The ISTP-ISFP
Relationship
Joys and Struggles

This section ISTP-ISFP relationship is about how these two personality types come together in a relationship. Specifically, we will be looking at the joys of this relationship as well as the struggles this relationship may have.

The ISTP-ISFP relationship has 3 preference similarities and 1 preference difference. Regardless of the number of similarities and differences, each personality combination will have its unique set of challenges. We will look at each of the 4 preferences individually:

Introversion-Introversion

Joys

  • Introverts have a natural mutual respect of each other's private time and space; both will know the need for the occasional solitude and quiet.

  • In recreation, both enjoy that alone time and at the most with a close group of friends; both do not like big social gatherings or parties. 

  • If they have a common interest, introverts will enjoy those long, deep meaningful conversations they can have with one another.

  • Both are naturally good listeners; they will enjoy taking turns to share and asking questions to one another. 

Struggles

  • Without a common interest, they may find it challenging to keep the conversation going. In a short while, they may find they run out of things to talk about. 

  • Because both enjoy the silence so much, they may take communication for granted and not share their feelings with each other often enough. 

  • May lack a support network if both do not belong to a community because of their lack of desire to socialize.

Sensing-Sensing

Joys

  • Will likely enjoy similar topics in conversation, mainly about past and present happenings related to, people they've met, places they've been, experiences they seen.

  • Both like language simple, straightforward and literal; will likely 'click' with each other.

  • Because both tend to live in the present, household duties are less likely to be neglected. However the more passive ones may still not perform them.

Struggles

  • Although both enjoy Sensory details, the couple may disagree on specifics in the household: i.e. what colour should the wall be, where should the vase be placed.

  • In times of crises, both partners tend to over-worry or think up worst case scenarios, which is unproductive and sometimes cause destructive conflict between the couple.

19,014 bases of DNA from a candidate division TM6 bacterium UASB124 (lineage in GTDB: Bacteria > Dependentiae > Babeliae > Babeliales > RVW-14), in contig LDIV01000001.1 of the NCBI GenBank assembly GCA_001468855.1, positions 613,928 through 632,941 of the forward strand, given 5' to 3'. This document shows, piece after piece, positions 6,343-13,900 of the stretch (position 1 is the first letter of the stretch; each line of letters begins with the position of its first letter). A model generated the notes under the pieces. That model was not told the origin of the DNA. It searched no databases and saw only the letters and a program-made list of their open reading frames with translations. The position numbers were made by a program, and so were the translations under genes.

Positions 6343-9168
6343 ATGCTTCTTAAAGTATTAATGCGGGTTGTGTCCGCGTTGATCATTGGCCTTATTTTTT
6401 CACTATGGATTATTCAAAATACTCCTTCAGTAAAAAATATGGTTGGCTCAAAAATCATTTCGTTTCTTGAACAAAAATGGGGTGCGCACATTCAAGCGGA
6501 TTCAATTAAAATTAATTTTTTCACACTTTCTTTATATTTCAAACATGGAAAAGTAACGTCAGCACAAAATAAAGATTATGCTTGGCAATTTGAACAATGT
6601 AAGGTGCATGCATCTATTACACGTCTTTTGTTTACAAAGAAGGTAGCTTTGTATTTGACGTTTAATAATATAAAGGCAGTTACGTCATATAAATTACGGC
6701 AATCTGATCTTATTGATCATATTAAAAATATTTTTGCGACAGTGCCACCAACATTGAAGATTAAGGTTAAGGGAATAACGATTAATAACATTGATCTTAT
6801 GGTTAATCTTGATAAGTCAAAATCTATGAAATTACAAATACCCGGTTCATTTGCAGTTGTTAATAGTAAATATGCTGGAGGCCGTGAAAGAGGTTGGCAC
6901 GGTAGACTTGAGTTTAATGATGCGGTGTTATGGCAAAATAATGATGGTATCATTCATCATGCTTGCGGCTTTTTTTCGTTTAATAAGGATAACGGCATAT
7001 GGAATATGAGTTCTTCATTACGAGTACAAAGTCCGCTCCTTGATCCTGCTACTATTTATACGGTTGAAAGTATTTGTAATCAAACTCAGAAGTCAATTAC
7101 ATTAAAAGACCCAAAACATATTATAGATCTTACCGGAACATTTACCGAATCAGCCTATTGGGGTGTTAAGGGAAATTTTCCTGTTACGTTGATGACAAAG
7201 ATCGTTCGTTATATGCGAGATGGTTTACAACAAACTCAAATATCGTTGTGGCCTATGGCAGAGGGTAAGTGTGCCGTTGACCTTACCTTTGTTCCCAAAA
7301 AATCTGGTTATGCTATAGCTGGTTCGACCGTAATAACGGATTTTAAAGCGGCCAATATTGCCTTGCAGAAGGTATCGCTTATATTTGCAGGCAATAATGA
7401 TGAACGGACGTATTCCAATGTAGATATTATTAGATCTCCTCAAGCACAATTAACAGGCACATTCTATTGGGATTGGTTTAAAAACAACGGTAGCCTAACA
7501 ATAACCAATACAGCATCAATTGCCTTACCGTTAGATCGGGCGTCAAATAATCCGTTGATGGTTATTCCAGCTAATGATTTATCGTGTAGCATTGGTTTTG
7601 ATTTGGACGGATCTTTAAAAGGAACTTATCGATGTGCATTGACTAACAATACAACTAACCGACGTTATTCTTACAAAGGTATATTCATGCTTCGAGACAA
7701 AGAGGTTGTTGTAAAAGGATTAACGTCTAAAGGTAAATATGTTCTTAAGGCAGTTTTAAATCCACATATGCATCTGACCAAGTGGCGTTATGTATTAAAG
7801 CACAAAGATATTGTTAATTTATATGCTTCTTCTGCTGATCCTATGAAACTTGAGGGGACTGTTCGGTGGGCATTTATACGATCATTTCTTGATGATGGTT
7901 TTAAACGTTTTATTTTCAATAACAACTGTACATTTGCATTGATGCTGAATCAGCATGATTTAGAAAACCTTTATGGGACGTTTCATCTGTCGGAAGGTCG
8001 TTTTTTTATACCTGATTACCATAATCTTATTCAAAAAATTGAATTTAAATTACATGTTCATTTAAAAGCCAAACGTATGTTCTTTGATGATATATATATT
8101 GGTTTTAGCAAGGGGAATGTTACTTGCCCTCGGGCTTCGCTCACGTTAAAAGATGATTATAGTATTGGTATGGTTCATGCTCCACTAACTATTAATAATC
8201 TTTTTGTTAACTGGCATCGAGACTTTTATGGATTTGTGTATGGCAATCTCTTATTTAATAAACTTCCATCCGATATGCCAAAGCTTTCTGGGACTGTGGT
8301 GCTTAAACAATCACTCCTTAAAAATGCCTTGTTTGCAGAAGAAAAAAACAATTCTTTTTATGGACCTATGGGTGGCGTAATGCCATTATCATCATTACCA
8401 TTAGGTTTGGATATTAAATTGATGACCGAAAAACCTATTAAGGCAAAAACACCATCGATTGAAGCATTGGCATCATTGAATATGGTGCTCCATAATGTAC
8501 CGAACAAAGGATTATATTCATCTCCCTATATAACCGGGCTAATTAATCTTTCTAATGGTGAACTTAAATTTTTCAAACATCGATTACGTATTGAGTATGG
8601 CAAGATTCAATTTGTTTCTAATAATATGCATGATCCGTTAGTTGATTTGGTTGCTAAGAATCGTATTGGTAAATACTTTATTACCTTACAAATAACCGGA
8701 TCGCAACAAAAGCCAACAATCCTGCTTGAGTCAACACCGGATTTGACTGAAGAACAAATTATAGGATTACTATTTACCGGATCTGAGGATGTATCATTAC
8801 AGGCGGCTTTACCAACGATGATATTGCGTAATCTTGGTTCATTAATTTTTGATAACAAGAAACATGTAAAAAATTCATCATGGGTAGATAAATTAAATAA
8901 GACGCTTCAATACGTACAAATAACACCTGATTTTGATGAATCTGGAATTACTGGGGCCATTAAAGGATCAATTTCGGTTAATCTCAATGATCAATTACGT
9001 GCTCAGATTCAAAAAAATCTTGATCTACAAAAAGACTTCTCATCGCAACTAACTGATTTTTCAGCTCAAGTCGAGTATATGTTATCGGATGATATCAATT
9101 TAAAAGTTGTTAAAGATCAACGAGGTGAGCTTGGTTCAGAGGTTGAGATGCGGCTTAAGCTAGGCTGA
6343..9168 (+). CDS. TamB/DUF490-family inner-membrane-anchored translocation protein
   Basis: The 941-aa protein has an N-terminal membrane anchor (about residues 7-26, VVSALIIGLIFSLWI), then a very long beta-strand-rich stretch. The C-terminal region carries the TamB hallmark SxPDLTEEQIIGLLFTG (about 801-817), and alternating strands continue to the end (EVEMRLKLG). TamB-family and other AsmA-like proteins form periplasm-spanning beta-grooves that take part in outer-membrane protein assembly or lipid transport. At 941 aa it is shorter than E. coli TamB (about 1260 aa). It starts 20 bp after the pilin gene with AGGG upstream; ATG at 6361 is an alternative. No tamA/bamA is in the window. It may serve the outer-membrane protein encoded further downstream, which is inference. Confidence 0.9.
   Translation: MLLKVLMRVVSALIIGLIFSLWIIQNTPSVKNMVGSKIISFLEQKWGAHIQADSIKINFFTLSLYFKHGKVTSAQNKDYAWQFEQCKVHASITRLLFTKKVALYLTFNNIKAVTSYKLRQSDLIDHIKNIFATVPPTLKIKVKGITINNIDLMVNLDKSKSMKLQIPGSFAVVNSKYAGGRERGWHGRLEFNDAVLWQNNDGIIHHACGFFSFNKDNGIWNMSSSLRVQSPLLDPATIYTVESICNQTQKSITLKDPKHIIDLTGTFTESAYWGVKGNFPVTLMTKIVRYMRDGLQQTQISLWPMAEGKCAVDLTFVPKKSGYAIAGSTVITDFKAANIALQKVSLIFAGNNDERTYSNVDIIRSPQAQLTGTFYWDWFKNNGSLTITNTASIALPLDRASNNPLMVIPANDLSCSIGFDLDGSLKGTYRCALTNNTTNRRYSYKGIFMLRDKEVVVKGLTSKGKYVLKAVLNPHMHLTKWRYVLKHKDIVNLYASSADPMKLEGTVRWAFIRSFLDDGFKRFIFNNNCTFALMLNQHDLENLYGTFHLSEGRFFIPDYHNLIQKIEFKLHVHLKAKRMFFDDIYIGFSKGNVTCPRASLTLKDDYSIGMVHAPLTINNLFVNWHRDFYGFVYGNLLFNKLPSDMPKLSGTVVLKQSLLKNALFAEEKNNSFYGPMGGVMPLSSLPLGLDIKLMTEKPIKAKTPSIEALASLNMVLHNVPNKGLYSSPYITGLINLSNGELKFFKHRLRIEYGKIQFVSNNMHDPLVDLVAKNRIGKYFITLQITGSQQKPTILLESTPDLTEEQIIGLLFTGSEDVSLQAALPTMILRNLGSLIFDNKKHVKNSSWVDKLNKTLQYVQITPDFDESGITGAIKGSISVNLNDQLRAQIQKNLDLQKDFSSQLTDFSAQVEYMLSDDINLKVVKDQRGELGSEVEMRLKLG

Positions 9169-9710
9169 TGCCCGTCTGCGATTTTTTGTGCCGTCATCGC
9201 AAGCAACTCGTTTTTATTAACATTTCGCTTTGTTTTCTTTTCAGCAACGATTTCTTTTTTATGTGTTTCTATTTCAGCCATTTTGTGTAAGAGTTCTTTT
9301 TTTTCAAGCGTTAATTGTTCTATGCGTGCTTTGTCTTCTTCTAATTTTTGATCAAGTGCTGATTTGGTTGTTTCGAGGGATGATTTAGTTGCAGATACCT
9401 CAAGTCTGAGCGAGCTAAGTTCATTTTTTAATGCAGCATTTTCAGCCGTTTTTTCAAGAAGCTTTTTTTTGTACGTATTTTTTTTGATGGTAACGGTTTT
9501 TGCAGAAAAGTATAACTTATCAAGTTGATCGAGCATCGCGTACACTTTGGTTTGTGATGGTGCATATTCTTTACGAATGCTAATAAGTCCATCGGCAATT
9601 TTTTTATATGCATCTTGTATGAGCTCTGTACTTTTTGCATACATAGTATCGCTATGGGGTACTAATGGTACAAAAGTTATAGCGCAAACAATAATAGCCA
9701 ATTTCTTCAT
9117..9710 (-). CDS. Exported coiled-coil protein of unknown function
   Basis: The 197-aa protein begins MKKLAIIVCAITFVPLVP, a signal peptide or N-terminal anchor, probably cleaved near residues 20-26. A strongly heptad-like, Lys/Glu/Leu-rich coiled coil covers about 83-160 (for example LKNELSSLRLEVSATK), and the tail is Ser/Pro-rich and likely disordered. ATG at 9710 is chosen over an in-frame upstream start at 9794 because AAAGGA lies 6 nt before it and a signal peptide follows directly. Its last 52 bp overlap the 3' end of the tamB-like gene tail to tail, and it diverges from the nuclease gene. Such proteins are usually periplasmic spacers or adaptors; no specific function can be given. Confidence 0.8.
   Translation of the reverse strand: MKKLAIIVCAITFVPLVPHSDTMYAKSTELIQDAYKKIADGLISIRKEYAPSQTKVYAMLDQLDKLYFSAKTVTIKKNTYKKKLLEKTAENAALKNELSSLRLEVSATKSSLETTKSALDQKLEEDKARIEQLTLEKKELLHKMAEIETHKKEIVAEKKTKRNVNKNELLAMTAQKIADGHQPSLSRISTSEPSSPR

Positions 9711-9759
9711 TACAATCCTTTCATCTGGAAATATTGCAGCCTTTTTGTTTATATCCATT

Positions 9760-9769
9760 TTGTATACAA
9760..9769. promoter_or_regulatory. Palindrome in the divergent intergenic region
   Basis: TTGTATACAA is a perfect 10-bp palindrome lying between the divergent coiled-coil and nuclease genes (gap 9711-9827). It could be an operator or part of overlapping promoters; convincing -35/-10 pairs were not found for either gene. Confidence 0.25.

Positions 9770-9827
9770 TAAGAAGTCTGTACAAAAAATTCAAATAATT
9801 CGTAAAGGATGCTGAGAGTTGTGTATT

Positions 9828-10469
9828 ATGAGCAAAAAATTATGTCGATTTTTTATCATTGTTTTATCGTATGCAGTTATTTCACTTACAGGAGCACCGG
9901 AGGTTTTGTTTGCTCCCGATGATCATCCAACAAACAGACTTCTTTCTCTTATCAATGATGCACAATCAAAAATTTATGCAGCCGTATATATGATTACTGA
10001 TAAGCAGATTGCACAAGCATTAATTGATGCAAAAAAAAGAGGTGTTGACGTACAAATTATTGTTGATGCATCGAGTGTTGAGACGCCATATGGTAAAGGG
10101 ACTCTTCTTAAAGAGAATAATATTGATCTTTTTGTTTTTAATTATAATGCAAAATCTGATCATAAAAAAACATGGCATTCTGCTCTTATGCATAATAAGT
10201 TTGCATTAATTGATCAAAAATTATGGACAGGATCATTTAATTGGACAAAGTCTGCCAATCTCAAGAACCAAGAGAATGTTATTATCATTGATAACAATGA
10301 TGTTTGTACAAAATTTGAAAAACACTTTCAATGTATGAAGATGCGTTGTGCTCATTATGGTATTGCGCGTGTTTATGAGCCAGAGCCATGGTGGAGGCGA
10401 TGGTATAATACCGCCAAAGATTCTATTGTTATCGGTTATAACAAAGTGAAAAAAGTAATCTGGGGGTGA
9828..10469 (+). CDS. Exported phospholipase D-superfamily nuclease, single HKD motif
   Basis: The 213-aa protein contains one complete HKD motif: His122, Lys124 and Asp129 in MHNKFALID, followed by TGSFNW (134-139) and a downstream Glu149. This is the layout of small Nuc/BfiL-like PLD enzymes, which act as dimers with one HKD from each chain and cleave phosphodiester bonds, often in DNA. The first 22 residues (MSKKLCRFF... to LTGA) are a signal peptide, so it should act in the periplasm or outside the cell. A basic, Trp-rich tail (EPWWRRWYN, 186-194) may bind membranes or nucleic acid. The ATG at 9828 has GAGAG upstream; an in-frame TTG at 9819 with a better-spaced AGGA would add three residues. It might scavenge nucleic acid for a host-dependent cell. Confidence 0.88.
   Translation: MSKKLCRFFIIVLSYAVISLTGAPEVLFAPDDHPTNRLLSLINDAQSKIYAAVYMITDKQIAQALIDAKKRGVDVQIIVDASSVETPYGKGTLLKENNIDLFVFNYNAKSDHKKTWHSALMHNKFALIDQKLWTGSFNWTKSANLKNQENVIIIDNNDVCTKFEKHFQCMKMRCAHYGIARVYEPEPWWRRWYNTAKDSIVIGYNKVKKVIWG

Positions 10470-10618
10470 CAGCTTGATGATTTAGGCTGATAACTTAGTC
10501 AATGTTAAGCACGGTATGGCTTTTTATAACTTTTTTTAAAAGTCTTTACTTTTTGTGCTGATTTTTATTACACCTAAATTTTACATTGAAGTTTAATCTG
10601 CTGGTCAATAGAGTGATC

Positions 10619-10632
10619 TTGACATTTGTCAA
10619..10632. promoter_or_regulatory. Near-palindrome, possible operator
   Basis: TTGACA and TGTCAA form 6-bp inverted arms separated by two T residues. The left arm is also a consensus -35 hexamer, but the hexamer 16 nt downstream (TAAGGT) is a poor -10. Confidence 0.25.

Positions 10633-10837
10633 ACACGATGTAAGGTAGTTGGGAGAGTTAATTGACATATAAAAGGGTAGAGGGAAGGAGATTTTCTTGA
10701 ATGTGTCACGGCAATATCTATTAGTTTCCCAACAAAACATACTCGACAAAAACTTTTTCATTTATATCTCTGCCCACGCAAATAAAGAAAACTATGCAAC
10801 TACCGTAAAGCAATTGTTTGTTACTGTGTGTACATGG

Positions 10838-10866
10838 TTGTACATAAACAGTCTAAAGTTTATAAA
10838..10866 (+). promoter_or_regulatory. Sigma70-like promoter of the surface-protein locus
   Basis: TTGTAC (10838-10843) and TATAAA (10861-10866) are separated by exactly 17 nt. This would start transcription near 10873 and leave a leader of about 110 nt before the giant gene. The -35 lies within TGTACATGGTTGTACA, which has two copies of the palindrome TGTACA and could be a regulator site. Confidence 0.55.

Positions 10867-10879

• In such cases, they may lack the future looking vision that will help them through the crisis. 

Thinking-Feeling

Joys

  • Thinker will be attracted to the Feeler's compassion and warmth toward Thinker and others, which Thinker may find lacking in self. 

  • Feeler is attracted to the objective, tough-minded Thinker who can take and give criticism without taking offense. 

  • The Thinker-Feeler partnership will provide all rounded perspectives, considering people, values and logical consequences when making important decisions.

Struggles

  • Thinkers may hurt Feelers with their straightforward and sometimes tactless words; Feelers tend to take words personally; so when the Thinker provides negative feedback, it always evokes a larger than expected reaction from the Feeler. 

  • Thinkers may not understand the Feeler's desire for harmony and hence avoidance of conflict. Thinkers often misinterpret Feeler's behavior and deem them complicated. 

  • Feelers also tend to show affection much more naturally and sometimes they may feel their Thinking counterparts don't show enough of it; they may feel unfulfilled in the relationship. 

Perceiving-Perceiving

Joys

  • Both parties enjoy being spontaneous to changing circumstances and keeping their options open without seeing the need to come to a decision.

  • Both tend to be okay with going with the flow; for the most part, daily decisions like eating locations or recreational activities are decided on a whim. Little conflict over these issues.

  • Both parties are comfortable with disorganization in the household; the household will probably be messy, and both are perfectly fine with it. 

Struggles

  • Both parties tend to be less consistent in performing routine household tasks like cleaning the house, doing the laundry and paying the bills.

  • However, since these activities are a necessary evil, the partner that tries to do these tasks consistently may feel frustrated and maybe resentful.

  • Also, because both parties want to keep their options open, they are likely to procrastinate making important decisions, sometimes even pushing it away until they make none.

This is a summary of the joys and pains of the ISTP-ISFP relationship.

However, personality dynamics are more complex than this. It does not just extend to the difference or similarity in individual preferences but goes deeper than that.



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